The C.S. Lewis Studies Series: Where It’s Going and How You Can Contribute

Hello fair pilgrims! I wanted to pause for a bit and talk about the “C.S. Lewis Studies Series” here at A Pilgrim in Narnia. Quite honestly, although I had sketched out a “5 Books” series (you can see me testing the idea here, here, and here), this was not something that I had planned. Instead, the “C.S. Lewis Studies Series”  is a feature that has emerged naturally in 2021.

I have done some background posts over the years, like the chronological reading project, thoughts about the Problem of Susan debate, the “How to Read All of C.S. Lewis’ Essays” post, and some bibliographiesreviews, and resource lists from time to time. But I was provoked in the springtime by the Tolkien studies sweep of the Mythopoeic awards nomination list to think about what might be at the root of what I perceived as a difference between Lewis studies and Tolkien studies projects. In doing this, a reader challenged me to acknowledge where I thought the strengths were in Lewis studies. Thus, I began the “Good C.S. Lewis Studies Books That Did Not Win the Mythopoeic Award” series. With its gangly name and my own pivot away from my PhD to other projects, the series has grown and changed.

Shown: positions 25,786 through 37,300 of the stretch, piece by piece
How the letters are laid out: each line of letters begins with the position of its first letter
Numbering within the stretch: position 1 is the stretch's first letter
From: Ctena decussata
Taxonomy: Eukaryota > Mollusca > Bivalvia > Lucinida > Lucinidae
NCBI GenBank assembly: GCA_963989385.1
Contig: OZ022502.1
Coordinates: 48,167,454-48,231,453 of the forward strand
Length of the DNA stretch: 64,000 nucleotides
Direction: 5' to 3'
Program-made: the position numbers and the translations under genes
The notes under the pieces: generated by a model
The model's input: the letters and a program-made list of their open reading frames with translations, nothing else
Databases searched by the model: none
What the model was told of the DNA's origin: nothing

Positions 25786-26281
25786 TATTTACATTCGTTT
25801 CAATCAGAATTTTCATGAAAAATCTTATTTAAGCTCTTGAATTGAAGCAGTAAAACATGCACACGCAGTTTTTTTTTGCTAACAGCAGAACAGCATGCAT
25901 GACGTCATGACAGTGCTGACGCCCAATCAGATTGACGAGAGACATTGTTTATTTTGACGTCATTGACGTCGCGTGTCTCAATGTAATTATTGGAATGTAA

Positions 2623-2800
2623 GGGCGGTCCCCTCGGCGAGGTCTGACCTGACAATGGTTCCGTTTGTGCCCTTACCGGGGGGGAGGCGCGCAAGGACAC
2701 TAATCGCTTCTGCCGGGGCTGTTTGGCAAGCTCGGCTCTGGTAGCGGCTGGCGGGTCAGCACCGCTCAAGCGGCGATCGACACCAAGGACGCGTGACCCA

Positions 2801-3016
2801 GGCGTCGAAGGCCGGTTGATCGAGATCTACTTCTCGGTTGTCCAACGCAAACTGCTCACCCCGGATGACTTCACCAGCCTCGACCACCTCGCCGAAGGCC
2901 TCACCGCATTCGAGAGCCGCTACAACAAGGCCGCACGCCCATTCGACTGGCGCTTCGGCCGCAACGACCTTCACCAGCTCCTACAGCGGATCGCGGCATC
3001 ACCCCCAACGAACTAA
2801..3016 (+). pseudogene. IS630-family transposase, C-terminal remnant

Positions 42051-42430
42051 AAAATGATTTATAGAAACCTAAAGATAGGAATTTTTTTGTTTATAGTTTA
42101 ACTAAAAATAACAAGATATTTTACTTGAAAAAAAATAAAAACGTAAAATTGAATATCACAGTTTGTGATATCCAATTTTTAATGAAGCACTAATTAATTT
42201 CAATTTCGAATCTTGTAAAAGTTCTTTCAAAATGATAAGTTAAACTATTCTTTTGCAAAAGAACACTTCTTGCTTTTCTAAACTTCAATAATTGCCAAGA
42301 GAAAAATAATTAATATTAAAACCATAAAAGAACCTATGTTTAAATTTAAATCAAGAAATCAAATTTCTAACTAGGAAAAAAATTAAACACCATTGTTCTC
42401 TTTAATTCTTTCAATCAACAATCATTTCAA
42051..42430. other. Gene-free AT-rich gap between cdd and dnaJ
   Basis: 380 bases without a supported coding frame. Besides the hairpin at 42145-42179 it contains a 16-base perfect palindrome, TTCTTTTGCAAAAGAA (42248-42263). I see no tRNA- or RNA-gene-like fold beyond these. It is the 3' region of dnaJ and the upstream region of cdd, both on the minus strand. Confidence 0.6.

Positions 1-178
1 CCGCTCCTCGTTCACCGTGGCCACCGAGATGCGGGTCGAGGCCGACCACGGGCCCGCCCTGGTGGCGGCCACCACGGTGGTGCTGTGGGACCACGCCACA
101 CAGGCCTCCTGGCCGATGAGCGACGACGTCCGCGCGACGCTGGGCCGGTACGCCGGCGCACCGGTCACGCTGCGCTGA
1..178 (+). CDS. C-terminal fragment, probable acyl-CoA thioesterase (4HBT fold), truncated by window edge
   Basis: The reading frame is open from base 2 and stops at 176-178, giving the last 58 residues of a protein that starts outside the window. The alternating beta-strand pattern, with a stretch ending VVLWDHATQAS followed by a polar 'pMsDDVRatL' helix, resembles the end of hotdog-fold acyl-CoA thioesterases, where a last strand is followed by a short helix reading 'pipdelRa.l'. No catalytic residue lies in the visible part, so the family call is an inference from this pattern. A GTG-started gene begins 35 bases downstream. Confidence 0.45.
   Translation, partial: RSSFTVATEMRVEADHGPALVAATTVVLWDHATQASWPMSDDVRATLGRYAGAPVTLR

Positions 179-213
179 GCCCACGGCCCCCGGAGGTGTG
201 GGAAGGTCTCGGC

I want to provide resources to Lewis readers, stimulate new and better scholarship, challenge scholars and historians who dialogue with Lewis to deepen their work, and give emerging scholars a footing. And I want to share some of my PhD discoveries that will never otherwise find their way to print. Therefore, I am shifting the focus a bit. With “The C.S. Lewis Studies Series,” I am opening the door to a greater variety of resources pieces that I and others can provide to readers. This will also allow me to rebrand some of the previous articles and posts to provide an easy-to-find research guide for scholars, essayists, period historians and biographers, pastors and teachers, and avid Lewis readers.

So here is a list of reviews, bibliographies, articles, and resource packs for The C.S. Lewis Studies Series, followed by a note about how you can get involved.

Guides for C.S. Lewis Researchers

Pieces on Lewis and Reading Books He Thought Important